and starving the next. And if the impetus of the people is strong enough. Then. and is entitled to a higher wage. If such a revolution breaks out in France. as the impossibility of any other solution becomes more and more evident. the capitalists will see a means of hereafter crushing the collectivists in their turn. the Revolution itself will become hateful in the eyes of the masses. A political revolution can be accomplished without shaking the foundations of industry. weavers and men of science. Unskilled labour in the eyes of the collectivist is simple labour. will form themselves into bands of volunteers and address themselves to the task of making a rough general inventory of the contents of each shop and warehouse. The most ardent revolutionists will be sent to the scaffold. men and women both. Do not let us forget how reaction triumphed in the last century. But labourers and craftsmen..” as was said lately. Well. The well−intentioned citizens. they will certainly lend their support to the champions of order—even though they are collectivists. but a revolution where the people lay hands upon property will inevitably paralyse exchange and production. This point cannot be too much insisted upon. To tide over the period of stress they will demand what they have always demanded in such cases—communization of supplies—the giving of rations. and seeing the revolution lost. is what Marx calls complex labour. The people will be patient no longer.” were guillotined—those whom Mignet. obedience! And as the capitalists will soon realize that when the people are shot down by those who call themselves Revolutionists. whereupon the people. will the people submit to be half starved for years in order to oblige the theorists who uphold the wage system. and by rendering Communism. then. and that. It is not an artificial idea. affairs will take a very different turn. with the memory of the struggle fresh upon him. To this end “order” must be maintained at any price—order. the social democrats will hang the anarchists. First the “Hébertists” and “the madmen. But everything confirms us in the belief that the energy of the people will carry them far enough. then in twenty−four hours the Commune will 32 . the consequences are easy to foresee. The people themselves have breathed it in our ear. if the people are not strong enough to carry all before them. they will be shot down. they in their turn had to mount the scaffold. the man of science. the reorganization of industry on a new basis (and we shall presently show how tremendous this problem is) cannot be accomplished in a few days. Not content with shooting down the “marauders. and the Revolution will come to an end. which is the negation of wage−slavery. are all wage−servants of the State—“all officials.” we say. etc. the Fabians will hang the social democrats. when the Revolution takes place. discipline. and the number of communists is ever increasing.” The Dantonists soon followed them. and let the reactionaries do their worst. to gild the pill. on the other hand. Moreover. and will in their turn be hanged by the reactionaries. an impossibility. in all its forms. It will be 1793 over again. In such a line of conduct. For even admitting that the Collectivist modification of the present system is possible. the coming Revolution could render no greater service to humanity than by making the wage system. the only possible solution. And if “order is established” in this fashion. and if food is not forthcoming they will plunder the bakeries. and when the party of Robespierre had guillotined these revolutionaries. the idea of anarchist Communism will have gained ground. It will be in vain to preach patience. nor. the cattle markets.—in fact of all the provision stores and of all the food to be had. if introduced gradually during a period of prosperity and peace—though for my part I question its practicability even under such conditions—it would become impossible in a period of Revolution. the engineer. when the need of feeding hungry millions would spring up with the first call to arms. threw up the sponge. the people of the insurgent cities will take possession of the warehouses. to give Collectivism a fair field for experiment. Instead of plundering the bakers' shops one day. Collectivism draws a very subtle but very far−reaching distinction between the work of the labourer and of the man who has learned a craft. still called “Anarchists. The millions of public money flowing into the Treasury would not suffice for paying wages to the millions of out−of−works. the mechanic. If “order is restored.” They will set up again the law courts and reinstate the hangman. while the work of the craftsman.The Conquest of Bread the interests of all. sick of bloodshed. namely in Paris.” the faction of “order” will search out the “ringleaders of the mob.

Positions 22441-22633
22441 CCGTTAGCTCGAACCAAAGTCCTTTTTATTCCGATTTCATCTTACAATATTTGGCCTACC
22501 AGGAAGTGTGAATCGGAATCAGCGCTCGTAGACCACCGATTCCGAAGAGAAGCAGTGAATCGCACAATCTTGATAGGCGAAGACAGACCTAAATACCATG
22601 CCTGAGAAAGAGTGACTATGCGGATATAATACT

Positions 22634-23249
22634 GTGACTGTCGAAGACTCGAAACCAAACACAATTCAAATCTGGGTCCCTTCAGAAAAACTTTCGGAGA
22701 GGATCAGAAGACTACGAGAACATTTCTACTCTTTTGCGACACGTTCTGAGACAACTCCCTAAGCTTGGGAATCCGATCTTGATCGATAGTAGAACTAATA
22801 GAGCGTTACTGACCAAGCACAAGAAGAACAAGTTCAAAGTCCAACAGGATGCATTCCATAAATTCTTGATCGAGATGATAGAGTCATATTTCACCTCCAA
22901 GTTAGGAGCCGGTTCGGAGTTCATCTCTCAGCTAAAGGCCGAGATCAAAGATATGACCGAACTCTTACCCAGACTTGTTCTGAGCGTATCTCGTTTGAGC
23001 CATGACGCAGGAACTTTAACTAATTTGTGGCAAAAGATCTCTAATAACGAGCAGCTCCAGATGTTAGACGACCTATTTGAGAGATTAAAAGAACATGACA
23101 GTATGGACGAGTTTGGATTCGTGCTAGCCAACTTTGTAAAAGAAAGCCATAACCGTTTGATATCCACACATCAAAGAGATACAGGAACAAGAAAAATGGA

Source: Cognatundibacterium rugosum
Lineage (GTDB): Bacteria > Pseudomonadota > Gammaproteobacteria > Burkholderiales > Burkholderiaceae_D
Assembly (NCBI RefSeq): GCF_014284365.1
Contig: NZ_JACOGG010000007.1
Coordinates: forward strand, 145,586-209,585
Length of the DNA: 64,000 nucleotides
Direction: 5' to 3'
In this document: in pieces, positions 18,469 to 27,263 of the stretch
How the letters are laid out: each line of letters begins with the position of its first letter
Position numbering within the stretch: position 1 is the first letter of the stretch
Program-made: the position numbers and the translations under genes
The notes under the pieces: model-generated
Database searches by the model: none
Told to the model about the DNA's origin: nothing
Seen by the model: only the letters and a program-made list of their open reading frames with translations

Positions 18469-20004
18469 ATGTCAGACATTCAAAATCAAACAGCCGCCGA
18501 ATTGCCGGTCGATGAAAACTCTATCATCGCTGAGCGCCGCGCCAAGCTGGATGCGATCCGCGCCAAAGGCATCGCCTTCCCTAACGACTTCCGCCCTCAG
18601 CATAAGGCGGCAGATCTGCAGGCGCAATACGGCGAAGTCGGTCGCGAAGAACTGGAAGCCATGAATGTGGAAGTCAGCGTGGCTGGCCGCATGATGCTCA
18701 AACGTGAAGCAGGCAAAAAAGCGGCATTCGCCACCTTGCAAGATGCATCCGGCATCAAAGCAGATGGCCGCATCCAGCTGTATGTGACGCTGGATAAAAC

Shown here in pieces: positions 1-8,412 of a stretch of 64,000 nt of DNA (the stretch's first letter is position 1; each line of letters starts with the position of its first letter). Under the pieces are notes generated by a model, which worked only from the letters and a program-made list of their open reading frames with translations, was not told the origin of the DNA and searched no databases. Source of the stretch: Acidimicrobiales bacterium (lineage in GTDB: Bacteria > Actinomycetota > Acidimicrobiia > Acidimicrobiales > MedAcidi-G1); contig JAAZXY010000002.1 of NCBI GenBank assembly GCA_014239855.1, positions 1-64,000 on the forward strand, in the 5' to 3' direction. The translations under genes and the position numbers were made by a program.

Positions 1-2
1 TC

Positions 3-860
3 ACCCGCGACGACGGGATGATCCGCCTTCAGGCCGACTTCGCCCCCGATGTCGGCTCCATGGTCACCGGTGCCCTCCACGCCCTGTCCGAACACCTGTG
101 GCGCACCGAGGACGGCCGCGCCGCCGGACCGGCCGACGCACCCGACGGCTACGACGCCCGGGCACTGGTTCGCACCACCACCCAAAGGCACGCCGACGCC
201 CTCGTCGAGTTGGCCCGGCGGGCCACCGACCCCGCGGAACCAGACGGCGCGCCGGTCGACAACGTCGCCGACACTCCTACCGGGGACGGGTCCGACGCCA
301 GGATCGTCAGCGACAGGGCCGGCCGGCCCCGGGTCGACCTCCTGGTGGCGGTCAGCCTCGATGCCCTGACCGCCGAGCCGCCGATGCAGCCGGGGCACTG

But the timber will be allowanced. and these commissariat volunteers will find it easy to work in unison and keep in touch with each other. but equal sharing and dividing of those commodities which are scarce or apt to run short. and cultivating as much of the soil as they require. in spite of its statistical committees. will initiate. to each household according to its needs. where the Jacobins have done their best to destroy all communal usage. Grazing grounds are not divided. In every block of houses. provided they have no authority. while there is enough and to spare. besides. every one can take as much as he wants. Of the 350 millions who 33 . Speak of the organizing genius of the “Great Misunderstood. If only the Jacobin bayonets do not get in the way. and gradually extending Communism to other things.” the people. can doubt it. But upon what basis must society be organized in order that all may have their due share of food produce? This is the question that meets us at the outset. a system which springs up spontaneously. as is already the case in Russia. Take for example a peasant commune. In a word.The Conquest of Bread know what Paris has not found out yet. nor to the number of beasts grazing upon the pastures. but which they have so seldom been allowed to exercise. and scores of thousands in France and Germany. they have to be carefully apportioned. the sooner it is done the less misery there will be and the less strife. and. The same with the communal pasture land. Give the people a free hand. even in so huge a city as Paris. In any case. only one way which satisfies our instincts of justice and is at the same time practical. which are always scarce. the system is this: no stint or limit to what the community possesses in abundance. All the Swiss communes. no power! And that admirable spirit of organization inherent in the people. and they will tell you how superior it is to the official ineptness of Bumbledom. in order to satisfy the needs of all the citizens. if only the self−styled “scientific” theorists do not thrust themselves in to darken counsel! Or rather let them expound their muddle−headed theories as much as they like. practise this system. ready to furnish to each and all the necessary food. no limit is put to what the cattle of each homestead may consume. The sooner it is done the better. will be infinitely preferable to anything invented between four walls by hide−bound theorists sitting on any number of committees. beginning with the barest necessaries. in times of Revolution one can dine contentedly enough on a bit of bread and cheese while eagerly discussing events. surely that would not matter very much. in every town ward. an immense guild of free workers. without any thought of limiting each man's share of timber or of land. the places where it is stored. under stress of immediate need. and the means of distribution. then. even in France. We answer that there are no two ways of it. As to the timber−trees. or in London during the great dockers' strike. unless there is scarcity. and the land parcelled out. so long as there is plenty of wood for all. If the commune possesses woods and copses. IV The people of the great towns will be driven by force of circumstances to take possession of all the provisions. groups of volunteers will have been organized. For the mass of the people it would still be an improvement on their former condition. where there are great forests and no scarcity of land. and what it never did find out during the siege of 1871—the quantity of provisions it contains. namely. Only those who have never seen the people hard at work. wherever there is communal pasture land. without other let or hindrance than the public opinion of his neighbours. to those who have seen it in Paris in the days of the barricades. when half a million of starving folk had to be fed. and in ten days the food service will be conducted with admirable regularity. nor is fodder doled out. And in the countries of Eastern Europe. and in the midst of a Revolution. And even supposing we had to endure a certain amount of discomfort and confusion for a fortnight or a month. In forty−eight hours millions of copies will be printed of the tables giving a sufficiently exact account of the available food. no matter where. There is only one way in which Communism can be established equitably. only those who have passed their lives buried among the documents. you will find the peasants felling the trees as they need them. above all in every social grade of the French nation. the system already adopted by the agrarian communes of Europe. in every street. as soon as either becomes scarce.